Zagzebski, Linda, ‘Foreknowledge and Free Will’, in Edward N. Zalta (ed.), Stanford Encyclopedia of Philosophy, Fall 2011 Edition, http://plato.stanford.edu/archives/fall2011/entries/free-will-foreknowledge/.

Subject specific skills
  • close-reading and textual analysis of a range of source materials relevant to contemporary philosophy of religion
  • organisation and articulation of independent responses to the source materials and subject matter in written and oral forms
  • construction and defence of critical stances and arguments on the subject matter
Transferable skills
  • comprehension and analysis of complex and nuanced written communications
  • oral and written communication of independent responses to a range of materials
  • presentation of well-reasoned argument in support of a conclusion

Study time

Type Required
Lectures 9 sessions of 2 hours (12%)
Seminars 8 sessions of 1 hour (5%)
Private study 124 hours (83%)
Total 150 hours
Private study description

No private study requirements defined for this module.

Costs

No further costs have been identified for this module.

You do not need to pass all assessment components to pass the module.

Students can register for this module without taking any assessment.

Assessment group D6
Weighting Study time
1000 word essay 20%
Online Examination 80%
  • Online examination: No Answerbook required
Feedback on assessment

Feedback on essays will be provided on the feedback form for the essay, addressing standard areas of evaluation and individual content. Students will also receive individual feedback on the examination.

Past exam papers for PH368

Courses

This module is Core optional for:

  • Year 3 of UCXA-Q8V7 Undergraduate Classical Civilisation with Philosophy

This module is Optional for:

  • UHIA-V1V8 Undergraduate History and Philosophy (with Year Abroad and a term in Venice)
    • Year 3 of V1V8 History and Philosophy (with Year Abroad and a term in Venice)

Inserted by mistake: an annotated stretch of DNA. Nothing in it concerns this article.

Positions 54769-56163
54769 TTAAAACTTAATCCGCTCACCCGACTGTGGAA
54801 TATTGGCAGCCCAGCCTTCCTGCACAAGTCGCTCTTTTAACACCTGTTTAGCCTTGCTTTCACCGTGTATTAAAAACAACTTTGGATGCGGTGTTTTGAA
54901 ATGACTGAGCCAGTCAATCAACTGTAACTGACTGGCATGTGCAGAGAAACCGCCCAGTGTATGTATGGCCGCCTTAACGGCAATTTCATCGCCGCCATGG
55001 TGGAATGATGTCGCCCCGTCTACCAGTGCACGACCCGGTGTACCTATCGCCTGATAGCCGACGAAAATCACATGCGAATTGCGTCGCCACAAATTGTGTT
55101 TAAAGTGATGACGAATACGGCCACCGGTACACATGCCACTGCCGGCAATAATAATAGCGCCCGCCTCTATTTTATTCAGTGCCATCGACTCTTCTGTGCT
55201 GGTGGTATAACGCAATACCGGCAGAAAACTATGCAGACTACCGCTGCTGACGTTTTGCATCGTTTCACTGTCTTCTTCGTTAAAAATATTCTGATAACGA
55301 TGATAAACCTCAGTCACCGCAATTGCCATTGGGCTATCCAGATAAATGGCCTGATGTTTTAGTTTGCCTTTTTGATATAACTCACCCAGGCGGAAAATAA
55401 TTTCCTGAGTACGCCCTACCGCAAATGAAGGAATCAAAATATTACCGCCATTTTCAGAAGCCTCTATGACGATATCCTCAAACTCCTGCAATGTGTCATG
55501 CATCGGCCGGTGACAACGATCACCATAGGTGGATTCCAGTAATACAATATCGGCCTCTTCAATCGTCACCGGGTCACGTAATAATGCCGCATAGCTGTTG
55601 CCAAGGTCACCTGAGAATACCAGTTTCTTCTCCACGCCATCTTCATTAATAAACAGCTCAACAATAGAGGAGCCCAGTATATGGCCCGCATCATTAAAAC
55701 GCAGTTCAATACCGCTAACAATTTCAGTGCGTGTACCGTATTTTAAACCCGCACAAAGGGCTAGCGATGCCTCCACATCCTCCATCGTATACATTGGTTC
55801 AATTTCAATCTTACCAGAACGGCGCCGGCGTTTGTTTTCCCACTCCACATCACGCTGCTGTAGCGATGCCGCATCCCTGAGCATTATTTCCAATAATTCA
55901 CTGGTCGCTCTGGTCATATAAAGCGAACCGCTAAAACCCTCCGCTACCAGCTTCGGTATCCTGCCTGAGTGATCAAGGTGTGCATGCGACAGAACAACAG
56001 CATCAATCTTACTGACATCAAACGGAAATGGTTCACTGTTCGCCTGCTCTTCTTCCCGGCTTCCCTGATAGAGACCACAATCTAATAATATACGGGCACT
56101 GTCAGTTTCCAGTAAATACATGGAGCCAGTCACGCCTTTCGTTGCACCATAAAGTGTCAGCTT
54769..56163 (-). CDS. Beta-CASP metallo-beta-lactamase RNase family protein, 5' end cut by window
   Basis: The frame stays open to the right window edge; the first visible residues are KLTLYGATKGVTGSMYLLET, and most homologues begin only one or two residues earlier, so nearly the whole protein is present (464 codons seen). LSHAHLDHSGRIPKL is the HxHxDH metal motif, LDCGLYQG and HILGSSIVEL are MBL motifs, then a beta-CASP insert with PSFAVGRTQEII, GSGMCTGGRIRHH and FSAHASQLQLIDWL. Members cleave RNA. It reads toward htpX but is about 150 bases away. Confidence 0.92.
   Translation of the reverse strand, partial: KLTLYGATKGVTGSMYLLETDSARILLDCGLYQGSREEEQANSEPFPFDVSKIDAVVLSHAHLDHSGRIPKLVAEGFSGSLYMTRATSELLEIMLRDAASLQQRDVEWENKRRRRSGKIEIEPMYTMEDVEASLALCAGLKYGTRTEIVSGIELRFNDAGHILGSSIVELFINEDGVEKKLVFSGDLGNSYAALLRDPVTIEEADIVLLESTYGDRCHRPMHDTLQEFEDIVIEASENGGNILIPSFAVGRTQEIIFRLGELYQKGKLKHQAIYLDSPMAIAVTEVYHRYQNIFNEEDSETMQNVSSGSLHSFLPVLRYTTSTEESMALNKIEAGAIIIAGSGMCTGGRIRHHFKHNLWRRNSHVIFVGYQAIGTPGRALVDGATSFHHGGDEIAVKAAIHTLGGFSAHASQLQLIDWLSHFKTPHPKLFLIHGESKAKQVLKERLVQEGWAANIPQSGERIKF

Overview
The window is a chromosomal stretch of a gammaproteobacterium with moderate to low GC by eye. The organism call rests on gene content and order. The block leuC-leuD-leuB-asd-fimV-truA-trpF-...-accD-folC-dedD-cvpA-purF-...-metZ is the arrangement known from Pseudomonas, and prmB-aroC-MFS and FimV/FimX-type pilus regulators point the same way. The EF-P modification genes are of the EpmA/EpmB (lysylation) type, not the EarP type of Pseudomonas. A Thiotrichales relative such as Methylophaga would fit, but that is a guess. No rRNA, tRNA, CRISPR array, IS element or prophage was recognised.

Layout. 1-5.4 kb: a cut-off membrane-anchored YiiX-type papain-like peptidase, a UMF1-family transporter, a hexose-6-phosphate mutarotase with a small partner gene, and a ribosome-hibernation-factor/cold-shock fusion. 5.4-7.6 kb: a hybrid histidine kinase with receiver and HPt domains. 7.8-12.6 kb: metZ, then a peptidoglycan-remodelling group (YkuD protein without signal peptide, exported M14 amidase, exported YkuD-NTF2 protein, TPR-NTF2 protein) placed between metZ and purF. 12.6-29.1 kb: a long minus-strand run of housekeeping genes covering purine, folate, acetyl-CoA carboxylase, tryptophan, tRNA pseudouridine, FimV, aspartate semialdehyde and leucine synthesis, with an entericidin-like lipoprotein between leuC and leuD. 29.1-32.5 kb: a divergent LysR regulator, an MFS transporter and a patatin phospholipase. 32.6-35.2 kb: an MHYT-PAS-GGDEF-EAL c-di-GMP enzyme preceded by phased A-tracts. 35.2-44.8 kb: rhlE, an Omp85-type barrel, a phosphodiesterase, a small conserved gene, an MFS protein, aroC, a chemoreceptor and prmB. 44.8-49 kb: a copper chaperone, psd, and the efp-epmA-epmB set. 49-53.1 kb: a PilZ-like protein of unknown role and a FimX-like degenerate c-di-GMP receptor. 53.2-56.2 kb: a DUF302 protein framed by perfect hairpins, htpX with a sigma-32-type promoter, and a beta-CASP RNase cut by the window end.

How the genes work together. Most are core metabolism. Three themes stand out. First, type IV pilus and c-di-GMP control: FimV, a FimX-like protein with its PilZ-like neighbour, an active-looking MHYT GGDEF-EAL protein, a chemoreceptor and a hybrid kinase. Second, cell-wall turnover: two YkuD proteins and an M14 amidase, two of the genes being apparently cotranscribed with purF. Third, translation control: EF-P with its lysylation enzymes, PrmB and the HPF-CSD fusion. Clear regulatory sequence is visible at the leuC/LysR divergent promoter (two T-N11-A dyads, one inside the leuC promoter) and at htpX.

• Year 4 of V1V8 History and Philosophy (with Year Abroad and a term in Venice)
  • Year 3 of UHIA-V1V7 Undergraduate History and Philosophy (with a term in Venice)
  • Year 2 of UMAA-GV19 Undergraduate Mathematics and Philosophy with Specialism in Logic and Foundations
  • UPHA-V700 Undergraduate Philosophy
    • Year 2 of V700 Philosophy
    • Year 3 of V700 Philosophy
  • Year 4 of UPHA-V701 Undergraduate Philosophy (wiith Intercalated year)
  • Year 4 of UPHA-V702 Undergraduate Philosophy (with Work Placement)
  • Year 2 of UPHA-V7ML Undergraduate Philosophy, Politics and Economics
  • Year 4 of UPHA-V7MM Undergraduate Philosophy, Politics and Economics (with Intercalated year)

This module is Core option list A for:

  • Year 3 of UMAA-GV17 Undergraduate Mathematics and Philosophy
  • Year 3 of UMAA-GV19 Undergraduate Mathematics and Philosophy with Specialism in Logic and Foundations

This module is Core option list B for:

  • Year 2 of UMAA-GV17 Undergraduate Mathematics and Philosophy
  • Year 2 of UMAA-GV19 Undergraduate Mathematics and Philosophy with Specialism in Logic and Foundations

This module is Core option list C for:

  • Year 4 of UMAA-GV19 Undergraduate Mathematics and Philosophy with Specialism in Logic and Foundations

This module is Option list A for:

  • UPHA-VL78 BA in Philosophy with Psychology
    • Year 2 of VL78 Philosophy with Psychology
    • Year 3 of VL78 Philosophy with Psychology
  • Year 4 of UPHA-VL79 BA in Philosophy with Psychology (with Intercalated year)
  • Year 3 of UMAA-GV17 Undergraduate Mathematics and Philosophy
  • Year 4 of UMAA-GV18 Undergraduate Mathematics and Philosophy with Intercalated Year
  • UMAA-GV19 Undergraduate Mathematics and Philosophy with Specialism in Logic and Foundations
    • Year 3 of GV19 Mathematics and Philosophy with Specialism in Logic and Foundations
    • Year 4 of GV19 Mathematics and Philosophy with Specialism in Logic and Foundations
  • UPHA-V7Q8 Undergraduate Philosophy with Classical Civilisation
    • Year 2 of V7Q8 Philosophy with Classical Civilisation
    • Year 3 of V7Q8 Philosophy with Classical Civilisation

This module is Option list B for:

  • Year 2 of UHIA-V1V5 Undergraduate History and Philosophy
  • Year 2 of UMAA-GV17 Undergraduate Mathematics and Philosophy
  • UPHA-VQ72 Undergraduate Philosophy and Literature
    • Year 2 of VQ72 Philosophy and Literature
    • Year 3 of VQ72 Philosophy and Literature
  • Year 4 of UPHA-VQ73 Undergraduate Philosophy and Literature with Intercalated Year

This module is Option list C for:

  • Year 3 of UHIA-V1V5 Undergraduate History and Philosophy
  • Year 4 of UHIA-V1V6 Undergraduate History and Philosophy (with Year Abroad)

This module is Option list E for:

  • Year 2 of UPHA-V7MW Undergraduate Politics, Philosophy and Law